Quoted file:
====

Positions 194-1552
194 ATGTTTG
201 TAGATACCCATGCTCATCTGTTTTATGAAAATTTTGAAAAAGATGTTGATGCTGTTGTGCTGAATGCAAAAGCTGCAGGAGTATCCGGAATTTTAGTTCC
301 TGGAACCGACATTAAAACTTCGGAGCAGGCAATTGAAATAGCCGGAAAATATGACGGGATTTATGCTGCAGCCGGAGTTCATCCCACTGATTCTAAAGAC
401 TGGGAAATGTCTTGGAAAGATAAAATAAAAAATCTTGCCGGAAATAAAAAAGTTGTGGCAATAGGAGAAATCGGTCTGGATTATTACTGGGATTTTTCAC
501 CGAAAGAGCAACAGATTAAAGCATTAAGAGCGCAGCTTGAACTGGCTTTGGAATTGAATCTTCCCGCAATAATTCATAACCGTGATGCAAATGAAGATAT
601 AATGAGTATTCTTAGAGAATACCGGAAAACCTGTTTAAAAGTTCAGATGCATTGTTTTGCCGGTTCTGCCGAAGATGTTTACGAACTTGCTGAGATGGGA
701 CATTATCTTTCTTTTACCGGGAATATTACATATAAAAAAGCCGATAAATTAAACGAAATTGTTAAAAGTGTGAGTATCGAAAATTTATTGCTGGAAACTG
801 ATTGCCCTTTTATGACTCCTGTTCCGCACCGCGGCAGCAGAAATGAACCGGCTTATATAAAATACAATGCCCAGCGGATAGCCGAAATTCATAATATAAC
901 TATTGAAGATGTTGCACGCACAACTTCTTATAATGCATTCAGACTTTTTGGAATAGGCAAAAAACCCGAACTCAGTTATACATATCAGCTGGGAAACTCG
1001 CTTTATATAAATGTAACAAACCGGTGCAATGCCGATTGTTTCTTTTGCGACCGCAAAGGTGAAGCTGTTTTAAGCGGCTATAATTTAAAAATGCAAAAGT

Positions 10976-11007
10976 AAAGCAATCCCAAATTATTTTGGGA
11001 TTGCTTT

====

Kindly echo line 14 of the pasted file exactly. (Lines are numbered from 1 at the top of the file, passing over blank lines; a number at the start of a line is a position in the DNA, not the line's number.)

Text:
11001 TTGCTTT